"Balancing, for example, is a form of exercise that not only strengthens the leg and rump muscles but also improves balance, and here basic skills are trained", says Juri Boehlke. "Successfully completing a balance task requires the rapid interplay of skills such as perception, planning, risk assessment, decision-making and reaction. Above all, coordination and concentration are required, i.e. skills that are beneficial at all ages and which can be nurtured in a fun way in a low-ropes garden."
In Ludwig Lesser Park good climbers even have the opportunity to climb through the course without touching the ground. In the middle of the low-ropes course, the reward is an item of rope play equipment which revolves and provides the chance to relax after a climbing session.
The newly-created playground in Ludwig Lesser Park's aspiration to offer cross-generational appeal is illustrated by the extensive infant area which is specially designed to foster the motor and psychomotor skills of children from the ages of 0 to 3. In addition to a sand workshop and a nest swing, the stand-out feature is the playhouse, whose roof and gable elements are in bright orange and purple. The mud play tables in the lower area of the playhouse are ideal for role play, providing the opportunity to foster language and social skills in a fun way. An ascent ramp enables children to crawl up to the upper area of the house before whizzing down the infant-friendly slide – a form of exercise which has a positive effect on spatial perception and enhances the sense of balance and coordination skills of little ones.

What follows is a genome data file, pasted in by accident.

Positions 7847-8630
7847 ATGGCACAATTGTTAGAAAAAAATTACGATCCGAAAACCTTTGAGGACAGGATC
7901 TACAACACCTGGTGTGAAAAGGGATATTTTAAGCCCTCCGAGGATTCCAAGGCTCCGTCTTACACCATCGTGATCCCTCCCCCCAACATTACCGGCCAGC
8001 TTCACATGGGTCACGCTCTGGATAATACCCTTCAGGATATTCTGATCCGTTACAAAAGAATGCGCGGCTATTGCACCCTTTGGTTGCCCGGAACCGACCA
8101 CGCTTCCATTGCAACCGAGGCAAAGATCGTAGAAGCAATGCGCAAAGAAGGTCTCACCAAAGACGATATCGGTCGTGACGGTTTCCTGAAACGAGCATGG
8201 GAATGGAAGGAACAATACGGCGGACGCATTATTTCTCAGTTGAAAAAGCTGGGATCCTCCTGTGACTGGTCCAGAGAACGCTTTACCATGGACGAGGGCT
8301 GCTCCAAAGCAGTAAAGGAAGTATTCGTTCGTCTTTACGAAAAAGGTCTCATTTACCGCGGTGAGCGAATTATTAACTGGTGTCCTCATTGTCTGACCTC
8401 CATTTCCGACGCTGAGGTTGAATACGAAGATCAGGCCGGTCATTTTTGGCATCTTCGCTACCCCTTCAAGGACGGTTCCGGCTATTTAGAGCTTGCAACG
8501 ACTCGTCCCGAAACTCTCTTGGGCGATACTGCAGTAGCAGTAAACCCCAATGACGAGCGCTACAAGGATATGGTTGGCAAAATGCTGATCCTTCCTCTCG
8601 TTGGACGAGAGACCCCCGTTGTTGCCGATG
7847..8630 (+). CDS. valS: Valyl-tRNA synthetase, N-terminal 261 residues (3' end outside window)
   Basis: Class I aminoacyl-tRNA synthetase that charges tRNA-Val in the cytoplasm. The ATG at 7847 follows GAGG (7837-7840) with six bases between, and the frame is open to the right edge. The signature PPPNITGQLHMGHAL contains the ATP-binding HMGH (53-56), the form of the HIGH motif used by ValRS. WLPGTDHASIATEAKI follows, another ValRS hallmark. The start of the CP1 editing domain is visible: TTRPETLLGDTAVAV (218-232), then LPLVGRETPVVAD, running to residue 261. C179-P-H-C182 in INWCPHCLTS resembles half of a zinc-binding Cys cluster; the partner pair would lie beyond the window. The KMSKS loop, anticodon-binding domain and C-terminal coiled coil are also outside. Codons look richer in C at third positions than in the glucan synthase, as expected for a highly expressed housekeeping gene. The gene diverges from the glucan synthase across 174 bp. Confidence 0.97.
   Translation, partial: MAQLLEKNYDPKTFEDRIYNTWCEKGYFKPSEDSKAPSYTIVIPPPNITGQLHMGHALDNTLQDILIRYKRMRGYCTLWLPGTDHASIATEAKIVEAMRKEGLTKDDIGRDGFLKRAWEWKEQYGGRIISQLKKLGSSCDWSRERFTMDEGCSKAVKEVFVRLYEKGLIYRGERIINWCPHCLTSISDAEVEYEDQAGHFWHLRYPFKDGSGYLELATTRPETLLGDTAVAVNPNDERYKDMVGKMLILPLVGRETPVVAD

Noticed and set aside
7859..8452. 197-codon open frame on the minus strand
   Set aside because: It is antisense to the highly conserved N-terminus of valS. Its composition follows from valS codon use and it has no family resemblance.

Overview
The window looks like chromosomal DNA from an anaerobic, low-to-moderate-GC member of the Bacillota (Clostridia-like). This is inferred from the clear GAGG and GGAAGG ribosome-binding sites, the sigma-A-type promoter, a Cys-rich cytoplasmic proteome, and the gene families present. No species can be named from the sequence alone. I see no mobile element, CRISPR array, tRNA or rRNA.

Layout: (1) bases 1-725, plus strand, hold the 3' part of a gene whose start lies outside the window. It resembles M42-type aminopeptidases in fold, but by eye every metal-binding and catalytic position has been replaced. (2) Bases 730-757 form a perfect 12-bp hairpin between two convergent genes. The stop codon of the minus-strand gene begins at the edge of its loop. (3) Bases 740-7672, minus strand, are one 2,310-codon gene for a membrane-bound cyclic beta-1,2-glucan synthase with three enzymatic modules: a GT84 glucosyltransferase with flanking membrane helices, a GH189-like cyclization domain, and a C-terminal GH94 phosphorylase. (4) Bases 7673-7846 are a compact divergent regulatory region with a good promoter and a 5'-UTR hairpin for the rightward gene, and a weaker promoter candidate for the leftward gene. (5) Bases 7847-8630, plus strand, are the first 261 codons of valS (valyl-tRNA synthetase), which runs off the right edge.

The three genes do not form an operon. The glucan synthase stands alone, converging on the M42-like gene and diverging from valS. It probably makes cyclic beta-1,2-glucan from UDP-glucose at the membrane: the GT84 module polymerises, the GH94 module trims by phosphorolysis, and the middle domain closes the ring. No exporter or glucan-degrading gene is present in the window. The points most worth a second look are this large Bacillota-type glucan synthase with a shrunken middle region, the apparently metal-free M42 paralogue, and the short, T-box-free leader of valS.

The enthusiasm of local residents for the newly-created playground is also reflected in the comments on social media. One visitor writes: "The playground is really great - very well designed and blends seamlessly into the park (…). But the best thing of all is that there is great play equipment for all age groups!“